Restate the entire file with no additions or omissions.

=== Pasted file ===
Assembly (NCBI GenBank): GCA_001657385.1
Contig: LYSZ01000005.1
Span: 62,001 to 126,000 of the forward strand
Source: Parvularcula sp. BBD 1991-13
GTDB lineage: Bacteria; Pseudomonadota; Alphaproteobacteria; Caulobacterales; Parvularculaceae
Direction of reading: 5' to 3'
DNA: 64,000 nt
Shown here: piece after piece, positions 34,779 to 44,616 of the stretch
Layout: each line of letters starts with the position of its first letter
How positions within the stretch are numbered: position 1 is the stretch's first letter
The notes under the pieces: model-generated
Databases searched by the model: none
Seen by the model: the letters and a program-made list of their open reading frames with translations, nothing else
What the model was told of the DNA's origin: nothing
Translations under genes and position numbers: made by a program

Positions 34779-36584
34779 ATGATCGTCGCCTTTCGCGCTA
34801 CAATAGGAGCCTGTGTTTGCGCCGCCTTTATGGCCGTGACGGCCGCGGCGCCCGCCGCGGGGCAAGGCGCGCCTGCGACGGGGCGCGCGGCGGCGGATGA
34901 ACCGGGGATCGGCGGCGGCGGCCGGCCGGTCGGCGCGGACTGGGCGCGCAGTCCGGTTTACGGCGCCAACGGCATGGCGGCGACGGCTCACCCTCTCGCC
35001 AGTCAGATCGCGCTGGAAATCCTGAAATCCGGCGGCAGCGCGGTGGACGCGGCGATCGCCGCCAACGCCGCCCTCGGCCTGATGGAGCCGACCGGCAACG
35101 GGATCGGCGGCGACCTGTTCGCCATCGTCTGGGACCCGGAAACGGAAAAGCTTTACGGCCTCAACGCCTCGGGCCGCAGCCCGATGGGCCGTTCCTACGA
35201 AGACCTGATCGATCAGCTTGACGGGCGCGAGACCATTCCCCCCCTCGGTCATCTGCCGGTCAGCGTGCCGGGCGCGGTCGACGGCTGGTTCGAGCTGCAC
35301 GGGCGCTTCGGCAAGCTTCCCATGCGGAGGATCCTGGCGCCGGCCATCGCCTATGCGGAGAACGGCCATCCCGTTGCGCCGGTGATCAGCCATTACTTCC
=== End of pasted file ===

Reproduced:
Assembly (NCBI GenBank): GCA_001657385.1
Contig: LYSZ01000005.1
Span: 62,001 to 126,000 of the forward strand
Source: Parvularcula sp. BBD 1991-13
GTDB lineage: Bacteria; Pseudomonadota; Alphaproteobacteria; Caulobacterales; Parvularculaceae
Direction of reading: 5' to 3'
DNA: 64,000 nt
Shown here: piece after piece, positions 34,779 to 44,616 of the stretch
Layout: each line of letters starts with the position of its first letter
How positions within the stretch are numbered: position 1 is the stretch's first letter
The notes under the pieces: model-generated
Databases searched by the model: none
Seen by the model: the letters and a program-made list of their open reading frames with translations, nothing else
What the model was told of the DNA's origin: nothing
Translations under genes and position numbers: made by a program

Positions 34779-36584
34779 ATGATCGTCGCCTTTCGCGCTA
34801 CAATAGGAGCCTGTGTTTGCGCCGCCTTTATGGCCGTGACGGCCGCGGCGCCCGCCGCGGGGCAAGGCGCGCCTGCGACGGGGCGCGCGGCGGCGGATGA
34901 ACCGGGGATCGGCGGCGGCGGCCGGCCGGTCGGCGCGGACTGGGCGCGCAGTCCGGTTTACGGCGCCAACGGCATGGCGGCGACGGCTCACCCTCTCGCC
35001 AGTCAGATCGCGCTGGAAATCCTGAAATCCGGCGGCAGCGCGGTGGACGCGGCGATCGCCGCCAACGCCGCCCTCGGCCTGATGGAGCCGACCGGCAACG
35101 GGATCGGCGGCGACCTGTTCGCCATCGTCTGGGACCCGGAAACGGAAAAGCTTTACGGCCTCAACGCCTCGGGCCGCAGCCCGATGGGCCGTTCCTACGA
35201 AGACCTGATCGATCAGCTTGACGGGCGCGAGACCATTCCCCCCCTCGGTCATCTGCCGGTCAGCGTGCCGGGCGCGGTCGACGGCTGGTTCGAGCTGCAC
35301 GGGCGCTTCGGCAAGCTTCCCATGCGGAGGATCCTGGCGCCGGCCATCGCCTATGCGGAGAACGGCCATCCCGTTGCGCCGGTGATCAGCCATTACTTCC